The permutation matrices for $2$ and $3$ dimensions look like this:

  • $2$-dimensional:

$$ M_1^{2d} = \left(\begin{matrix} 1 &0\\ 0 &1\end{matrix}\right), \qquad M_2^{2d} = \left(\begin{matrix}0 &1\\1 &0\end{matrix}\right) $$

  • $3$-dimensional:

$$ M_1^{3d} = \left(\begin{matrix}1&0&0\\0&1&0\\0&0&1\end{matrix}\right), \qquad M_2^{3d} = \left(\begin{matrix}1&0&0\\0&0&1\\0&1&0\end{matrix}\right), \qquad M_3^{3d}=\left(\begin{matrix}0&1&0\\1&0&0\\0&0&1\end{matrix}\right)$$

$$ M_4^{3d} = \left(\begin{matrix}0&0&1\\0&1&0\\1&0&0\end{matrix}\right), \qquad M_5^{3d} = \left(\begin{matrix}0&1&0\\0&0&1\\1&0&0\end{matrix}\right), \qquad M_6^{3d} = \left(\begin{matrix}0&0&1\\1&0&0\\0&1&0\end{matrix}\right)$$

Matrices $M_1^{2d}$ and $M_1^{3d}$ are the identity matrices. Furthermore, $M_2^{3d}, M_3^{3d}, M_4^{3d}$ are permutations of only two elements (thus their action is described by only $M_2^{2d}$).

The only complete permuations (where each of the elements is permutated) are $M_2^{2d}$, $M_5^{3d}$, $M_6^{3d}$. One conditions for that is $\mbox{Tr}(M)=0$.

Does this subset of permutation matrices have a special name? Is there a way to construct them easily?

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    $\begingroup$ These are the permutations with no fixed points; also called derangements. $\endgroup$ – Sudarsan Dec 16 '14 at 2:19
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    $\begingroup$ What about a matrix like $$ \pmatrix{&1\\1\\&&&1\\&&1} $$ This doesn't keep anything fixed, but it doesn't move every element to every space. In a sense, this one is described by $M_2^{2d}$. Do you want to include things like this? $\endgroup$ – Ben Grossmann Dec 16 '14 at 2:21
  • $\begingroup$ @Omnomnomnom Oh, I didn't see this coming, only wrote it up to d=3, and thought I have covered everything important. Your example is a double-application of $M_2^{2d}$. Now the Derangement covers the case when no place is fixed, including your example. Is there a way to exclude such examples as you gave aswell? $\endgroup$ – Mario Krenn Dec 16 '14 at 2:26
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    $\begingroup$ By the cycle decomposition theorem, the permutations you want are exactly those corresponding to cycles of length $d$. $\endgroup$ – Ben Grossmann Dec 16 '14 at 2:27
  • $\begingroup$ Ah OK, I thought so but was not sure whether in higher dimensions something "unexpected" can happen. So, for a given d-dimensional space, there are only (d-1) non-simplifiable permutation matrices - which are exactly the cyclic ones. Do I understand that correctly? $\endgroup$ – Mario Krenn Dec 16 '14 at 2:33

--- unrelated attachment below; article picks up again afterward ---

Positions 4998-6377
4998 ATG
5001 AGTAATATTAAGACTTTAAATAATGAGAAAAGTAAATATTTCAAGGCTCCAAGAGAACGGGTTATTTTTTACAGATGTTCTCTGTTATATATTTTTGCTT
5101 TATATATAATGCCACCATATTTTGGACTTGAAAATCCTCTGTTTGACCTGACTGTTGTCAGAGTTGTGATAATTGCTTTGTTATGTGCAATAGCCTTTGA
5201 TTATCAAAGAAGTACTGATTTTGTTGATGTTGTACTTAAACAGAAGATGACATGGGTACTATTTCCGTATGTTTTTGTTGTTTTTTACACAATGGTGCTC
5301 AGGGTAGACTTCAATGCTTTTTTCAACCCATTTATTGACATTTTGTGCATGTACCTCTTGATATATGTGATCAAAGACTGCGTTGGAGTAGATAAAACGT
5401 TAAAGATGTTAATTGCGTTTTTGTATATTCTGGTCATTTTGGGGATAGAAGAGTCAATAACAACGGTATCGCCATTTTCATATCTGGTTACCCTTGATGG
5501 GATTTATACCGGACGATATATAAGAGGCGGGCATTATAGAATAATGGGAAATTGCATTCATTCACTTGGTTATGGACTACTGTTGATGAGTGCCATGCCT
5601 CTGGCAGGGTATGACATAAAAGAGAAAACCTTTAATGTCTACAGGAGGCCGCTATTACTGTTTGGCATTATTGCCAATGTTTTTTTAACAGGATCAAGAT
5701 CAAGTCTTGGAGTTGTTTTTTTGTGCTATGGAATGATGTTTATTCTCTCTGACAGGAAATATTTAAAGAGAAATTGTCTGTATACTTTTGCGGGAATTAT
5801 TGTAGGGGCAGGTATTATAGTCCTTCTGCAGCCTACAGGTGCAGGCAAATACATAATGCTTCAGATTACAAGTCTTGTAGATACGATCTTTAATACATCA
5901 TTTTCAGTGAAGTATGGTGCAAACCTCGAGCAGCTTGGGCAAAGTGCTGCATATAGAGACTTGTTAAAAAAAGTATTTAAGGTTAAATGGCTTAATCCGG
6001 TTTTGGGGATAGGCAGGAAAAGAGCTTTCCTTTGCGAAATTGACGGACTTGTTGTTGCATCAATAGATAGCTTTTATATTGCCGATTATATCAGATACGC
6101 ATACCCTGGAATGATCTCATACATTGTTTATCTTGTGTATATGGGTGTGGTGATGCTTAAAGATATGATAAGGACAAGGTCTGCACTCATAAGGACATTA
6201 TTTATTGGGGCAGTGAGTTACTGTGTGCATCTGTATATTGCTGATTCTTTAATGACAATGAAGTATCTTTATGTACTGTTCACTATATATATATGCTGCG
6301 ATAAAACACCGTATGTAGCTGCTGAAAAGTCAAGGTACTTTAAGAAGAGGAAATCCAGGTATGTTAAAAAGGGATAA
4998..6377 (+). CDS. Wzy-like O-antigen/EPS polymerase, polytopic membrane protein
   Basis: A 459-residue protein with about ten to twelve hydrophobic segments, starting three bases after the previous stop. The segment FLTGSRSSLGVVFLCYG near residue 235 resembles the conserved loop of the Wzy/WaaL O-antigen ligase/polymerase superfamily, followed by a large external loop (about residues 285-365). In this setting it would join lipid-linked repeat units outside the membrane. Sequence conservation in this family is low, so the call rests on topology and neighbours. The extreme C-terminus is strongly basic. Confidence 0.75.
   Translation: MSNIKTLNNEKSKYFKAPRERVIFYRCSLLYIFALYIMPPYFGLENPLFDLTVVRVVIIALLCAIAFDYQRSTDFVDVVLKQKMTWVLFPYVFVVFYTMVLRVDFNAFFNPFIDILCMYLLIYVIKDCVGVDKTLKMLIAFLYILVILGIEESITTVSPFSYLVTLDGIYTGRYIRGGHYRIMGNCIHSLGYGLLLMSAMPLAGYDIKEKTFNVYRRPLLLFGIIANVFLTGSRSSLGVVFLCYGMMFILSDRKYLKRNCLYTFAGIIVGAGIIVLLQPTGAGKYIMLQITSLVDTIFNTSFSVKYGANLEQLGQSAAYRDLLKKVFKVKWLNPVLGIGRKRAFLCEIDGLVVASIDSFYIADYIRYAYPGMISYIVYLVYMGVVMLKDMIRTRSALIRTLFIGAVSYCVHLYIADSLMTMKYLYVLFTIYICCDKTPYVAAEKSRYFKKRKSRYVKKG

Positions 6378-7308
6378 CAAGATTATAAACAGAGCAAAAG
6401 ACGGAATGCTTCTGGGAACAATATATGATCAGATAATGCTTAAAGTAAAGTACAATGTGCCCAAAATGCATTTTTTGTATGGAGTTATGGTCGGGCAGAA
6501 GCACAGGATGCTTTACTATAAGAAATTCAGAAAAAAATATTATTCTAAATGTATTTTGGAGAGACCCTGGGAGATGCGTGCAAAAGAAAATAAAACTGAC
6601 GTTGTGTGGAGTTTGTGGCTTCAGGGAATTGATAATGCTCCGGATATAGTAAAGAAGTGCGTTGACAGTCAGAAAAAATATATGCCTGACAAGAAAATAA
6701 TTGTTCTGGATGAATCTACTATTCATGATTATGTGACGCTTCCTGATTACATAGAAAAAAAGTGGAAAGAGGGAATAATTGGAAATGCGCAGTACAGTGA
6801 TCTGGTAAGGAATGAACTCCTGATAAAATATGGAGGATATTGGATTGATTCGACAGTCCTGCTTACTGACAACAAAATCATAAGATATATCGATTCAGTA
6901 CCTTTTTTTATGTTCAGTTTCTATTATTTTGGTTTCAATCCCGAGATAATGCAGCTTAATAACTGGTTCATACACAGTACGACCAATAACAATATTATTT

It looks like you want the permutations corresponding to all cycles of length $d$. We can characterize these permutations as follows:

Let $\sigma_d$ denote the permutation $i \mapsto i+1 \pmod d$, corresponding to the matrix $$ \pmatrix{ &&&&1\\ 1\\ &1\\ &&\ddots\\ &&&1 } $$ The cycles of length $d$ on $d$ elements are exactly those that can be written as $\tau \sigma _d \tau^{-1} $, where $\tau$ is an arbitrary permutation on $d$ elements.

In general, there will be $(d-1)!$ such permutations out (of the $d!$ total permutations).

Such a permutation that is not simply a power of $\sigma_d$: take $1 \mapsto 2 \mapsto 4 \mapsto 3$, as given by $$ \pmatrix{ &&1\\ 1\\ &&&1\\ &1 } $$ The above is not a power of $$ \pmatrix{ &&&&1\\ 1\\ &1\\ &&1 } $$

  • $\begingroup$ Shouldn't it be $(d-1)$ instead of $(d-1)!$? If yes, then I understand it. $\endgroup$ – Mario Krenn Dec 16 '14 at 2:35
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    $\begingroup$ Not quite. You're just think about the powers $\sigma_d ^k$ of $\sigma_d$. Of course, when $d = 3, (d-1) = (d-1)!$. We need to think bigger here. $\endgroup$ – Ben Grossmann Dec 16 '14 at 2:36
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    $\begingroup$ The counting method involved to prove $(d-1)!$ is pretty straight-forward to understand. Lets say you have $d$ elements and WLOG, pick the first element. The first element has $d-1$ places to go to (if it sits in the first place then it completes a cycle). Now, pick the element where the first element went to; this particular element has $d-2$ places to go to (cannot go to 1st place or sit at its own place). And so on. In the end we see that the number of permutations with only one "cycle" is exactly equal to $(d-1)!$. You can make the proof more rigorous but this is just the sketch. $\endgroup$ – Sudarsan Dec 16 '14 at 2:39
  • $\begingroup$ Oh very nice, now I see it: There is 1 identity, 6x 2-dim subset, 1x 2-dim^2, 8x 3-dim subset, 3 cyclic, 4 anticyclic: 23 matrices. 4!=24, so one additional matrix, exactly that one you show. Very interesting. Thanks alot for that "Fun with Matrices 101" :) $\endgroup$ – Mario Krenn Dec 16 '14 at 2:56

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